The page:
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Failure to Serve Privilege Log by Court’s Deadline Did Not Effect Waiver

Posted in CASE SUMMARIES

Streamline Capital, LLC v. Hartford Cas. Ins. Co., 2005 WL 66898 (S.D.N.Y. Jan. 11, 2005)

Previously, the defendant had sought sanctions for spoliation of evidence, arguing that plaintiff’s two principals (key witnesses in the case) had systematically deleted potentially relevant emails before and during the litigation. At that time, the magistrate judge deferred any decision on sanctions and ordered the two witnesses to consent to the production of pertinent emails still available through their email service companies in order to determine, to the extent possible, the degree of prejudice defendant suffered by virtue of the deletions. See Streamline Capital LLC v. Hartford Cas. Ins. Co., 2004 WL 2663564 (S.D.N.Y. Nov. 19, 2004). The court ordered that any recovered emails be delivered to plaintiff’s counsel to review for privilege, and that the balance of the emails be produced to defendant. This most recent opinion addresses defendant’s motion to compel production of several of the recovered emails withheld by plaintiff as privileged.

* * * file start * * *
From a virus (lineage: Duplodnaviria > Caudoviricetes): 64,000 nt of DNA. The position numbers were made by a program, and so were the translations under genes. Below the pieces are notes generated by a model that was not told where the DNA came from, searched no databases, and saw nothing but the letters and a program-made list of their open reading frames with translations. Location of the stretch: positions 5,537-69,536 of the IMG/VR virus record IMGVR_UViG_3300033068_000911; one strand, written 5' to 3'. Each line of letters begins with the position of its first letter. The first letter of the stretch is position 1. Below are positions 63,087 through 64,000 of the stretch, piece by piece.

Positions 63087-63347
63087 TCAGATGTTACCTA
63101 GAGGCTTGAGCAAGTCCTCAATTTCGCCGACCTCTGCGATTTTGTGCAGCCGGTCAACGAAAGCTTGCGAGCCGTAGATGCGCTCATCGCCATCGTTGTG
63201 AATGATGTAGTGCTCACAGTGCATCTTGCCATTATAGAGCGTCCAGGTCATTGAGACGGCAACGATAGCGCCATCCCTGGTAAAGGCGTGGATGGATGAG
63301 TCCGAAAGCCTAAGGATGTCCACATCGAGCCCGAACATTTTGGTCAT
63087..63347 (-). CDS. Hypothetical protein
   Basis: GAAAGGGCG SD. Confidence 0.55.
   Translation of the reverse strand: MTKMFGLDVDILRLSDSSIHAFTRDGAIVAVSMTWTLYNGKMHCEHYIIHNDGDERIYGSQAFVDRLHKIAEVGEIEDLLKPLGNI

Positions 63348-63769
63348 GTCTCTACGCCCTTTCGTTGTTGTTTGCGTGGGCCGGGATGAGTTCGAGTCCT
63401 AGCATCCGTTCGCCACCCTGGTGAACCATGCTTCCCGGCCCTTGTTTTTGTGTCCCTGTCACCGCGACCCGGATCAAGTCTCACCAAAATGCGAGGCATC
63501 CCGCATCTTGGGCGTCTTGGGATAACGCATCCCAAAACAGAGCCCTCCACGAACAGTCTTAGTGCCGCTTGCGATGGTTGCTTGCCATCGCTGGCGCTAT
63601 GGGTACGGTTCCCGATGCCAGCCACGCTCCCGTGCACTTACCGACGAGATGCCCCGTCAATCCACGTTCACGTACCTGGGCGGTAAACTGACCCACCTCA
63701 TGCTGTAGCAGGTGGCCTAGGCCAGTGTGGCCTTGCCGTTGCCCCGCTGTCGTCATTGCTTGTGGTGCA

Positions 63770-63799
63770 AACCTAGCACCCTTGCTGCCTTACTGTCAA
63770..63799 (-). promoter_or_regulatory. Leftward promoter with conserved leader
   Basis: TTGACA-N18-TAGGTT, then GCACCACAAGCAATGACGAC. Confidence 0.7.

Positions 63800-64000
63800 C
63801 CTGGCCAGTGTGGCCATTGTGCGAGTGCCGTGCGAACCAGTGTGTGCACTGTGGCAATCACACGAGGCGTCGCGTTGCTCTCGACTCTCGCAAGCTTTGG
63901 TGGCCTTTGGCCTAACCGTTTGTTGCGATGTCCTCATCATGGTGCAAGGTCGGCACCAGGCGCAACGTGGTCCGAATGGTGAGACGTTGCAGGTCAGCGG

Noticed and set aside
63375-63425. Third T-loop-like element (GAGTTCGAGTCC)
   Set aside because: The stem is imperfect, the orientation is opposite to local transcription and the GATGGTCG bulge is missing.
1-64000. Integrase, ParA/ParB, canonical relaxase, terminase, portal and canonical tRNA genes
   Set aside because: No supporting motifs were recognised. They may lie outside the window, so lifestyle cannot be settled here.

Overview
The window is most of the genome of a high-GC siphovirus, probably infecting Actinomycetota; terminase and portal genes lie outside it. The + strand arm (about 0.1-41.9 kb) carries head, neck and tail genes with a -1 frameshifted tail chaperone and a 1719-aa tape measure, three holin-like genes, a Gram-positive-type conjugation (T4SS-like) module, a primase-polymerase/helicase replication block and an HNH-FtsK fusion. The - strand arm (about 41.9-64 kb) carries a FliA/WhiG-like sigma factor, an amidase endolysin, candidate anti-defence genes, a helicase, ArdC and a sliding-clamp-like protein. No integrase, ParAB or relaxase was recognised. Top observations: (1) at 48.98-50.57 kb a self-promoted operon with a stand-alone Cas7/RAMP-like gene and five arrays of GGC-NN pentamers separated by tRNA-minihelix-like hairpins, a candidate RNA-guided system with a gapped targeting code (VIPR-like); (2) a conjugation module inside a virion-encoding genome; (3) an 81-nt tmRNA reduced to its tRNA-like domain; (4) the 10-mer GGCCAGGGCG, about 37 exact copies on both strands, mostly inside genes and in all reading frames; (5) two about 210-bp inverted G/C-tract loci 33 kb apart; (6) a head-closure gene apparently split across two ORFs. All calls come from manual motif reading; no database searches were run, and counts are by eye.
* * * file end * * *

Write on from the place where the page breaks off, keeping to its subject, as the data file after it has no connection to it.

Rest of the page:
At the outset, the court rejected the defendant’s argument that any privilege was waived because plaintiff did not serve its privilege log within the time specified by the court’s scheduling order. The court ruled that, although plaintiff produced the log five days late, there was no basis for imposing the harsh remedy of an across-the-board waiver given the expedited nature of the process, the apparently inadvertent reason for the delay, the absence of any prejudice to defendant, plaintiff’s timeliness in providing all of the documents deemed not privileged, and plaintiff’s timeliness in producing the privilege log pertaining to documents retrieved from the other email service company.

The court went on to evaluate each disputed email, and concluded that plaintiff had failed to meet its burden of proof as to several. The court ordered that plaintiff produce some of the disputed emails, and provide additional factual information as to others.